Special Sports Correspondent
Daijiworld Media Network
London, Aug 15: After the humiliating 3-0 defeat against England, the Indian cricket team has been at the receiving end of firings from every Tom, Dick and Harry. Those who showered lavish praises on the Indian team during its reign as the No 1 test team status and after the World Cup victory, are now playing turn coats and leaving no stone unturned to criticise the team.
The question is, does India really deserve this?
India's 3-0 loss may have sunk Dhoni to an extent, but not his confidence. "I am still proud of my team," were the bold words from captain cool after the last defeat. Can one judge Dhoni in just three games? The issue is debatable. Many a time, when the team wins three consecutive matches, nobody speaks highly of it. Because 'three' is too short to decide.
But after toppling India from the top spot some of the former England players, experts, columnist and section of the media have been celebrating as though they had defeated India in a war! No doubt, England deserve appreciation from every corner for their tremendous achievement. But can England do this on Indian soil? How many times has India demolished strong oppositions like Australia, West Indies, South Africa and even England in India - did India show off or talk too much on those occasions?
Former English captain Alec Stewart says, "India will go home with a bruised ego and reputation." How can a former captain pass such remarks when there's still plenty of cricket left in this tour? The losing side is always at the receiving end, but at this juncture India's top former cricketers like Gavaskar, Ravi Shastri and Farook Engineer who are in England now must speak in favour of the team, as the current Indian team needs lot of counselling to get back the lost confidence.
Another former cricketer Geoff Boycott has said, "One thing is certain in England, if you don't know how to bat against a moving ball, you just cannot win here."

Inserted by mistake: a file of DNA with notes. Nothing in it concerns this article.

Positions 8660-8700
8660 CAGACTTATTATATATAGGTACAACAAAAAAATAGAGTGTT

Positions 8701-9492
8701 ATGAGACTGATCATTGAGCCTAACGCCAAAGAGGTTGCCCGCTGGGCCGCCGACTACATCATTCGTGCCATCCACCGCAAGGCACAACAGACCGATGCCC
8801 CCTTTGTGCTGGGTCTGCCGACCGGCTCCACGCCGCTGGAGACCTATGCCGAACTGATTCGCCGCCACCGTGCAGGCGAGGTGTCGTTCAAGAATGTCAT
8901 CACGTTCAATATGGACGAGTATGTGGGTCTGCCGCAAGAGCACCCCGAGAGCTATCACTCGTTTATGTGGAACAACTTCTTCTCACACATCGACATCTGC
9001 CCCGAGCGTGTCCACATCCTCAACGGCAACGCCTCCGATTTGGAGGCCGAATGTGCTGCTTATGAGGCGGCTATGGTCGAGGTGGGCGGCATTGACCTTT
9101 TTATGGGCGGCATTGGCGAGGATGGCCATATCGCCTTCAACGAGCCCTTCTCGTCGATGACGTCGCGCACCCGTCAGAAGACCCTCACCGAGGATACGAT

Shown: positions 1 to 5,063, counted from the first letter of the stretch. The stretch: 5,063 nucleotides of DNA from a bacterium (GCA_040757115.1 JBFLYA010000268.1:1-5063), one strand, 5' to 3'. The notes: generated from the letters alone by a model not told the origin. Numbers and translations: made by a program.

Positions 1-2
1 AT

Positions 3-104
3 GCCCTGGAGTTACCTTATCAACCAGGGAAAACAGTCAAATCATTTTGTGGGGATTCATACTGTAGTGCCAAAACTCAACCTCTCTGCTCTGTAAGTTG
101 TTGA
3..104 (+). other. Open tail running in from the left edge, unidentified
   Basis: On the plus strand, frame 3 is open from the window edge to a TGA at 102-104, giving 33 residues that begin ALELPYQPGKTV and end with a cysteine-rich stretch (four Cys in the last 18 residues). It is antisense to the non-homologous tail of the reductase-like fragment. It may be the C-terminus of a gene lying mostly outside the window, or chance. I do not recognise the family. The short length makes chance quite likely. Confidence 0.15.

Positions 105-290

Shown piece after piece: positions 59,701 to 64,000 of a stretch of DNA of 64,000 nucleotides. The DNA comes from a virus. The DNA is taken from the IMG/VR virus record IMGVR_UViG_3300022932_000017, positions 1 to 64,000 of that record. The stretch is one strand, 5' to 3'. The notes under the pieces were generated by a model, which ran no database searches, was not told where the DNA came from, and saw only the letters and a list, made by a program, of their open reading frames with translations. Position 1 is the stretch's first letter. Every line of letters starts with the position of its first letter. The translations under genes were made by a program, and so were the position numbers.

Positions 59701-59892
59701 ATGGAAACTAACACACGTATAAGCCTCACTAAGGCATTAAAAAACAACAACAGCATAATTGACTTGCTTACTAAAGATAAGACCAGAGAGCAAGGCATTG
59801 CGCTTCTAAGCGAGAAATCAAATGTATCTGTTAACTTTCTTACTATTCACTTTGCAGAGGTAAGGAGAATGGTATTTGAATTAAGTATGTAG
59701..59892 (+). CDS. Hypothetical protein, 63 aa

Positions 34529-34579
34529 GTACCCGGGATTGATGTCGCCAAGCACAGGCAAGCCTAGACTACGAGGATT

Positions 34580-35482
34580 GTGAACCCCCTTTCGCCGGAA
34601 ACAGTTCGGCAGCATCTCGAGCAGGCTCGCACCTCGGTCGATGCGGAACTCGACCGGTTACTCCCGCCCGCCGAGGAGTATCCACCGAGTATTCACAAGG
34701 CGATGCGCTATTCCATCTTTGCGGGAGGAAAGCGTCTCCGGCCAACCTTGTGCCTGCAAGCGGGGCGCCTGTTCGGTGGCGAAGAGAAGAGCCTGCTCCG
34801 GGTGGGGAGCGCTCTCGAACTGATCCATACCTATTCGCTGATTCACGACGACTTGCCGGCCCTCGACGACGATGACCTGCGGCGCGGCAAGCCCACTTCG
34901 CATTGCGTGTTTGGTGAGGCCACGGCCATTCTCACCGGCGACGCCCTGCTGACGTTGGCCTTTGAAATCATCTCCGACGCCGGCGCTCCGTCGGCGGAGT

When India won the World Cup in 1983 the entire world, and specially the British press had said that it was a 'miracle' and doubted India's capacity. Later, within a year India went on to win the Champions trophy in Austalia and gave a perfect reply for underestimating the team.
The England tour has been marred by controversies, and most of it has emerged from the English side. The team has tried to outplay India by engaging in psychological battles too, like when Vaughan 'hinted' at Laxman using vaseline on his bat to hoodwink the hotspot. And how about the time when Strauss requested the Indian team to call back Ian Bell after his freak dismissal - would England have shown such large heart if Sachin, Dravid or Laxman had been at the crease?
Some former players of England have been comparing the English team to the West Indies which dominated world cricket in the 70s and 80s. They have also compared the team to Australia which dominated the world after Allan Border's team won the World Cup.
On paper everything is easy. By just winning three matches against an under-prepared, fatugued team which lacked enthusiasm and interest, can any team becomes a world champion?
These kinds of needless, over-the-top praise could put English players into trouble soon, because the coming days are going to be very challenging for the England players, with tours lined up against Pakistan and India in the subcontinent.
England will need to put in extra efforts in the coming days, as they are under heavy pressure now. Even in the fourth test, they need to be careful as Indian players are not only under pressure but they are like wounded tigers. One cannot underestimate the ability of Indian players. England is the same place where India had won the World Cup in 1983. That time too, pitches were bouncy here.